Fast-break points from the summertime blues:
21. Willie Cauley-Stein. On May 5, DraftExpress.com had the former Kentucky big man going sixth in its 2015 NBA mock draft. In Monday's new projection, Cauley-Stein was 11th.
20. What gives? According to Jonathan Givony of DraftExpress.com, five NBA teams he spoke with expressed concern about the stress fracture that Cauley-Stein suffered in his ankle during Kentucky's 2014 NCAA Tournament victory over Louisville and whether it had healed properly.
19. A blessing in disguise? Slippage in Thursday night's draft would cost Cauley-Stein money on his rookie contract. Yet a player whose calling card is his defensive versatility could prove more valuable — and earn a better second contract — on a stronger team that doesn't need him to score.
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18. DraftExpress.com mock draft: 1. Karl-Anthony Towns; 3. D'Angelo Russell; 9. Devin Booker; 11. Willie Cauley-Stein; 13. Trey Lyles; 14. Cameron Payne; 24. Montrezl Harrell; 30. Terry Rozier; 40. Dakari Johnson; 43. Andrew Harrison.
17. NBADraft.net mock: 1. Karl-Anthony Towns; 3. D'Angelo Russell; 8. Trey Lyles; 9. Cameron Payne; 11. Willie Cauley-Stein; 13. Devin Booker; 16. Montrezl Harrell; 24. Terry Rozier; 45. Dakari Johnson; 53. Andrew Harrison.
16. John Calipari. If the mock drafts are correct and Kentucky has six players chosen in 2015, it will mean 19 Calipari-recruited players from UK have been drafted in six years. (That does not count Enes Kanter, who did not play for Kentucky.)
15. Adolph Rupp. In 42 years as Kentucky head man, Rupp had 47 players he recruited drafted by the NBA.
14. Joe. B. Hall. In 13 years as UK's top Cat, Hall had 29 players he recruited drafted by the NBA.
13. Eddie Sutton. In four years as UK coach, Sutton had one player (Rex Chapman) he recruited to Kentucky — and who finished his college career at UK — drafted by the NBA.
12. Rick Pitino. Over eight seasons as Cats head man, Pitino had 11 recruits go on to be drafted by the NBA.
11. Tubby Smith. In 10 years as UK coach, Smith had five players go in the NBA Draft (plus Erik Daniels, Gerald Fitch and Chuck Hayes, who made NBA rosters as undrafted free agents).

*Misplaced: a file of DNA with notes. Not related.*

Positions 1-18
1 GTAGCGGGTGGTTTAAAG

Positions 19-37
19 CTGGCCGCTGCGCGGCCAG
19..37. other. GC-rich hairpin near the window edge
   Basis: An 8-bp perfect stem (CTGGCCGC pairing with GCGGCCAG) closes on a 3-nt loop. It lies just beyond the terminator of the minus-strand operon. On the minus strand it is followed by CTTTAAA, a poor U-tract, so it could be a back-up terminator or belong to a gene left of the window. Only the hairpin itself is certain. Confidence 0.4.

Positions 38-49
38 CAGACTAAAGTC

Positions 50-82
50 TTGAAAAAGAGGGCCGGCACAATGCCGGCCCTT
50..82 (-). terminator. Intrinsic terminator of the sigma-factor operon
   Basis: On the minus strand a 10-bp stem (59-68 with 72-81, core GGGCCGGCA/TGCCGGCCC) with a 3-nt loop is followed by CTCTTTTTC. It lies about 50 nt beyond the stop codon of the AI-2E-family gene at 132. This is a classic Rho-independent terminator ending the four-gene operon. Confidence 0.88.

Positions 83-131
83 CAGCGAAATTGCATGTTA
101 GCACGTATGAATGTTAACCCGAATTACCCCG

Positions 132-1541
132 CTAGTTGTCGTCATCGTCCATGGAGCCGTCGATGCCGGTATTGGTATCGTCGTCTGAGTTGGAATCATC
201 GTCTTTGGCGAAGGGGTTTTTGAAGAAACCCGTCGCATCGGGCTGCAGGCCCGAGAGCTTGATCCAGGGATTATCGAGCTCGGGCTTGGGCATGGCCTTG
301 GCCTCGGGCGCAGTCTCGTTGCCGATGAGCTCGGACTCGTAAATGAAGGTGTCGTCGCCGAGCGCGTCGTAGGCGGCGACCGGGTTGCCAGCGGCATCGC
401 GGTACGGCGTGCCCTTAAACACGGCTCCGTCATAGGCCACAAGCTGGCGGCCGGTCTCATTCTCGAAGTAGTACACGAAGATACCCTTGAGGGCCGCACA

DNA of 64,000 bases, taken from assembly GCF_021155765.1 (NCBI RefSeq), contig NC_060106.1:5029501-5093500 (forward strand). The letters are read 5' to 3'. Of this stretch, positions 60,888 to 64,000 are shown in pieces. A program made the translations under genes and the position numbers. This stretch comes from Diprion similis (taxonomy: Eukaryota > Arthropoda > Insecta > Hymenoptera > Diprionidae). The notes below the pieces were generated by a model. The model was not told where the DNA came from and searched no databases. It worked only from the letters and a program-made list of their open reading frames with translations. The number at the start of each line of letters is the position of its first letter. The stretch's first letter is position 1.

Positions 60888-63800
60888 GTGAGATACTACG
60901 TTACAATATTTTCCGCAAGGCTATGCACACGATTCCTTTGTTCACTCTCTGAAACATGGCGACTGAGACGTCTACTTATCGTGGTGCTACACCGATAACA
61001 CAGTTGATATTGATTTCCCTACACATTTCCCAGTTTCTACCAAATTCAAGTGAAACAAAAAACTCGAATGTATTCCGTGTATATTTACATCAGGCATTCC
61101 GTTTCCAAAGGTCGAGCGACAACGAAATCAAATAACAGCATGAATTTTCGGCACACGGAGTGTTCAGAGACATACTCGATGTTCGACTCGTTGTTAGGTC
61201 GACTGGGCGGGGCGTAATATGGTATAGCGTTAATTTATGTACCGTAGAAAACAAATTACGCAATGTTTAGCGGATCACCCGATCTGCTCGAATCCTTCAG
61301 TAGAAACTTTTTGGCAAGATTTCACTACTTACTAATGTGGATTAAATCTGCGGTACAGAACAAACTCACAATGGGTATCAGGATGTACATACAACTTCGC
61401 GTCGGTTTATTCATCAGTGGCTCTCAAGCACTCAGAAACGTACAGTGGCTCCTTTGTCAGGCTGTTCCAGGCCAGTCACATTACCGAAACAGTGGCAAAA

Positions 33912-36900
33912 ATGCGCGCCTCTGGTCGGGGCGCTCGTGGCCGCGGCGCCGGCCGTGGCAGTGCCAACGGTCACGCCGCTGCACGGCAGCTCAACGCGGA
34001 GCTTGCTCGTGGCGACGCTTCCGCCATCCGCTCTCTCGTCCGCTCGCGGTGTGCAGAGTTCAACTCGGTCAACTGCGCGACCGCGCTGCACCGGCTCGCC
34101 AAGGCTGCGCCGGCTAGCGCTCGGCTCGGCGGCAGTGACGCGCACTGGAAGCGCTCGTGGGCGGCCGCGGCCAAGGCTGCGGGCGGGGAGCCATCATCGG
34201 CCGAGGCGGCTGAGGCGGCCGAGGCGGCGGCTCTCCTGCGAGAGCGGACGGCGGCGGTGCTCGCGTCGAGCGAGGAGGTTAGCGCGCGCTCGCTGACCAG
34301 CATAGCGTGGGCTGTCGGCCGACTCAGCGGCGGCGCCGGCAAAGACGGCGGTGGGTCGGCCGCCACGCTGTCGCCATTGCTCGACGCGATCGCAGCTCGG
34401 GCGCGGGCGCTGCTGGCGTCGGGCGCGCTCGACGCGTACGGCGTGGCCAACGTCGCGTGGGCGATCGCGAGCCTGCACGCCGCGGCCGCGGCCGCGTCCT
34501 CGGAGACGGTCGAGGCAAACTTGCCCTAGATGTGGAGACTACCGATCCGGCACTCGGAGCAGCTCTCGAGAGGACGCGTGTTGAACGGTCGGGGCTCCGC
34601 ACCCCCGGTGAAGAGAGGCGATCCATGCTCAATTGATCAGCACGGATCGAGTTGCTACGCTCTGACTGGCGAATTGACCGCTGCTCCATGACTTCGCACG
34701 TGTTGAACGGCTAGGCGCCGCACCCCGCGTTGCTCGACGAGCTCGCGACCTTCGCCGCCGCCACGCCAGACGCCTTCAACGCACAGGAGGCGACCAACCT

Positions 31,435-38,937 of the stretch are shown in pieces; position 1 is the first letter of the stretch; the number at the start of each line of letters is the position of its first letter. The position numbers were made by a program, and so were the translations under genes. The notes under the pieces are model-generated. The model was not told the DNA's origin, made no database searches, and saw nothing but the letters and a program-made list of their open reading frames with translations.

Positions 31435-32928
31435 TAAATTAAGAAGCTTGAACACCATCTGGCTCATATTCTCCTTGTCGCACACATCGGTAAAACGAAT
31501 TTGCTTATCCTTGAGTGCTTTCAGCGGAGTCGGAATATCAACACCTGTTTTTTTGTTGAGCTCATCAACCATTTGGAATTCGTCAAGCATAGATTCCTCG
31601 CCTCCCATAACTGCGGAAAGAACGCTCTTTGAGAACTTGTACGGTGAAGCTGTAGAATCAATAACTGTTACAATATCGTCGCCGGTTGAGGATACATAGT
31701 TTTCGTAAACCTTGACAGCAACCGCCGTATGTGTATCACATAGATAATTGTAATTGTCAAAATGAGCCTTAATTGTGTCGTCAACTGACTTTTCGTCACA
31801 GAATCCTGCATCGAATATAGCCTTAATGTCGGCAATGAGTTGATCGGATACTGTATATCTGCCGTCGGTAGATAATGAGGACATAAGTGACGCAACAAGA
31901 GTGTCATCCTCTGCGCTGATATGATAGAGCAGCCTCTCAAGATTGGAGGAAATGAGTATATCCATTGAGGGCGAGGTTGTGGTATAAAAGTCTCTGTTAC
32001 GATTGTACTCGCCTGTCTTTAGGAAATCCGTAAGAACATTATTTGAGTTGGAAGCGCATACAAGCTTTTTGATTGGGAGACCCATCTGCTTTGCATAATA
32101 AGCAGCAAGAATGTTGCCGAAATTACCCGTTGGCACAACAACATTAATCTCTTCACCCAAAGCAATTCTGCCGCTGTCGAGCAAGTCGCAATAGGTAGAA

10. Billy Gillispie. Over his two years at UK, Billy G. signed five players — Patrick Patterson, Josh Harrellson, DeAndre Liggins, Darius Miller and Daniel Orton — who were drafted by the NBA.
9. Maxwell Smith. The ex-UK quarterback transferred to San Diego State as a graduate student before the spring semester. Now, Smith is said to be "the leader in the clubhouse" to be the Aztecs' starting QB in 2015.
8. Two-man race. After a six-man QB battle in spring practice, San Diego State Coach Rocky Long declared Smith and redshirt freshman Christian Chapman the finalists for the starting job.
7. Smith's edge. San Diego State quarterbacks coach Blane Morgan told UTSanDiego.com that the former Wildcat "understands what we're trying to do and knows where to put the ball as far as routes go. He's a pretty heady football player."
6. A worrisome factor. After showing ample promise early, Smith's Kentucky career was sidetracked by injuries. So it's a concern that the SDSU offensive line was said to have struggled in spring practice.
5. Ben Rhodes. The teenage NASCAR driver from Louisville placed seventh (Iowa) and 21st (Chicagoland) in his first two Xfinity Series races for Dale Earnhardt Jr.'s JR Motorsports. His next scheduled race in the No. 88 Chevrolet is July 18 at New Hampshire.
4. Kentucky Speedway. Will NASCAR's announcement that it is debuting a new rules package for the Sprint Cup Series at July 11's Quaker State 400 entice the ticket-buying public?
3. Mark Simendinger. "I do think it will sell tickets," the Kentucky Speedway general manager said. "We were talking about it, you are adding another variable to our race. I think that's what people like to watch."
2. SAFER Barrier. To enhance driver safety, Simendinger says, Kentucky Speedway has added more of the energy-absorbing walls to the inside wall in the backstretch and to the outside wall on the frontstretch.
1. Quaker State 400 ticket sales. In an era of declining NASCAR attendance, Kentucky Speedway has a massive 106,000-seat grandstand to fill.
"I think we're tracking a little better than last year," Simendinger said of ticket sales. "We're not going to be selling every ticket available, but I feel pretty good about where we're at."